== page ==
This is the second update from Ocean Conservancy Conservation Biologist and Marine Debris Specialist Nicholas Mallos, writing from the GYRE Expedition in Alaska. Read his first update here.
Surveying ocean trash in Alaska is not easy. Accessing pocket beaches poses serious risks as sea state, wind and extreme tidal flux make landing our 23-foot skiff, the Jubatus, extremely challenging. Our team cruised out of Tosina Bay’s placid waters and made for Gore Point six miles southwest. Once exiting the protected cove, 5-foot swell on the east side of Gore Point meant our approach would have to come from the west, where a lobtailing humpback and horned puffins welcomed us.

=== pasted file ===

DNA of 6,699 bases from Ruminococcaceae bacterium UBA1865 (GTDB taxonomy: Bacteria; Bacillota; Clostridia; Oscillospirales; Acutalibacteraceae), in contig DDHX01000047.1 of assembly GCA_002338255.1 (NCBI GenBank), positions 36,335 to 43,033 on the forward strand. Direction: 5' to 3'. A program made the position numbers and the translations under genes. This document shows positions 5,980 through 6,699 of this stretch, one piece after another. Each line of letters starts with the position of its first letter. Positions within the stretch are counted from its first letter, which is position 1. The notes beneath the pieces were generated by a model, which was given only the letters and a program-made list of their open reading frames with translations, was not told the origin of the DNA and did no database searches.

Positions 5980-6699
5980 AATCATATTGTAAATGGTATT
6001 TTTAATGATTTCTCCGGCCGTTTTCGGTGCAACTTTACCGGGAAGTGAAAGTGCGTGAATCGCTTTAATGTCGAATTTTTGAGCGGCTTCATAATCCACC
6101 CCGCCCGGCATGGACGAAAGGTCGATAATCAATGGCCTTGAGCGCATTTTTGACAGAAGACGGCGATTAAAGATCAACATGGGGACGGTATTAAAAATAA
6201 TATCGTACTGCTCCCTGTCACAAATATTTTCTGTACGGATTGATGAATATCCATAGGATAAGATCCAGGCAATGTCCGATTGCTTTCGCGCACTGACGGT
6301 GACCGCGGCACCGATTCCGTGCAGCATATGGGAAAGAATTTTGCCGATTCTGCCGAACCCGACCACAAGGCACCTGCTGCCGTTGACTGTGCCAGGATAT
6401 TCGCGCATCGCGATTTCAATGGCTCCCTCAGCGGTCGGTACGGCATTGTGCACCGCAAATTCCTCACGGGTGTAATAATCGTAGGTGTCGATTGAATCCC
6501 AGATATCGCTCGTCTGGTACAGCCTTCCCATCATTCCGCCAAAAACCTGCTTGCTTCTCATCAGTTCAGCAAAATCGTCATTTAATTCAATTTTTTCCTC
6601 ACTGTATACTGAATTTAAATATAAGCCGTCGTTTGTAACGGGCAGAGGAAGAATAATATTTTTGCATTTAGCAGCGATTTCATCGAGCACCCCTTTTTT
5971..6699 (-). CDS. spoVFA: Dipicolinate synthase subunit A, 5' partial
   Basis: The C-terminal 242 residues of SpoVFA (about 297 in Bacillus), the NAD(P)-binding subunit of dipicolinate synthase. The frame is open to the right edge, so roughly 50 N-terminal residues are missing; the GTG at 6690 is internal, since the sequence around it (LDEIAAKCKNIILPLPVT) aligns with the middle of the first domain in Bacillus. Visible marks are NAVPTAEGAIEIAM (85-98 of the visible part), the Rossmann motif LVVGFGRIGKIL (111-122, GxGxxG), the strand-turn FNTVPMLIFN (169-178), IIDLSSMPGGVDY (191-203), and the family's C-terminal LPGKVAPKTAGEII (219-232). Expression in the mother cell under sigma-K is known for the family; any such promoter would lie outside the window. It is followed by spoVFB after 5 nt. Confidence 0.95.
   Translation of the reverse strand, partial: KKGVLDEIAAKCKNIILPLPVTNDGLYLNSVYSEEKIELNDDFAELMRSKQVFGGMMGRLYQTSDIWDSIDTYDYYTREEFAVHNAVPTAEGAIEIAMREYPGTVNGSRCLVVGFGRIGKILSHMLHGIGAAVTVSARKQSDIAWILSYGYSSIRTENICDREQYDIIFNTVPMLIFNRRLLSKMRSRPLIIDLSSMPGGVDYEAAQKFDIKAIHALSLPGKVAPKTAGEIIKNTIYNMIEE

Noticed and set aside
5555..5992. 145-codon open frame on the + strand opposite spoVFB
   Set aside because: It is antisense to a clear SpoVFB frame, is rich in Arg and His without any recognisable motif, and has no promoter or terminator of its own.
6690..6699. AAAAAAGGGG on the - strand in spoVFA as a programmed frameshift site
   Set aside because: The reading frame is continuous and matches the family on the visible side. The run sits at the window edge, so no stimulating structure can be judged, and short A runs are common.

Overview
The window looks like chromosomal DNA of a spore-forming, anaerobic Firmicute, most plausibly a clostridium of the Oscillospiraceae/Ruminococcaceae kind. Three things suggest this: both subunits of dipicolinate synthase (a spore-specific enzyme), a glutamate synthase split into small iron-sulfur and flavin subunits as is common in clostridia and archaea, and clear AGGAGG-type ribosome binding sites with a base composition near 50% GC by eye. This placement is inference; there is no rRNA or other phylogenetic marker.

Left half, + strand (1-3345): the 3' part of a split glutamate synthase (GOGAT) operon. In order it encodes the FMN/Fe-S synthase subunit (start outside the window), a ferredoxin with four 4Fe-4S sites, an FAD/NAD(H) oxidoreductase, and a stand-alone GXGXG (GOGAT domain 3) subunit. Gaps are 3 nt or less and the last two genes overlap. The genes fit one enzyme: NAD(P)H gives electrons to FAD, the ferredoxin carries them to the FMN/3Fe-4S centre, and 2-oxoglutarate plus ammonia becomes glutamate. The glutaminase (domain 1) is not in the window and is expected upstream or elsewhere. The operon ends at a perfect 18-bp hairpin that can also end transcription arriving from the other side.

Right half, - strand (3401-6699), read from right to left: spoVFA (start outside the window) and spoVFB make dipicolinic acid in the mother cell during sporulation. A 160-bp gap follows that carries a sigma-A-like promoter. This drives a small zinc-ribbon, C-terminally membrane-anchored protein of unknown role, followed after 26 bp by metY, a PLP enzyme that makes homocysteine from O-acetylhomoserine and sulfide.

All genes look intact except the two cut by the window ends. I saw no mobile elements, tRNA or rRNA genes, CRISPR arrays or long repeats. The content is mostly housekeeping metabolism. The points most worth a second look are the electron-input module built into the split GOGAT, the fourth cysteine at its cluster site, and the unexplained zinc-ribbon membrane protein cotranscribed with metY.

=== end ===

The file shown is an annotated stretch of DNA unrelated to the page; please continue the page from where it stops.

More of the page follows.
From a distance, Gore Point’s pocket beaches look just like any other beach, rocky with driftwood and kelp at the wrack line, the collection of seaweed and debris left by the last high tide. It’s not until you realize the driftwood is actually 50-foot fallen trees that the scale of the debris materializes; and even then it’s difficult to grasp. As we ferried to shore, what I thought was a small beached boat turned out to be a 100-foot fishing vessel, Ranger, whose cabin, wheelhouse and aft deck now lie stranded as three sections torn apart by Alaska’s elements. Looking at the massive steel hull was a humbling reminder of where we sit in the ocean hierarchy.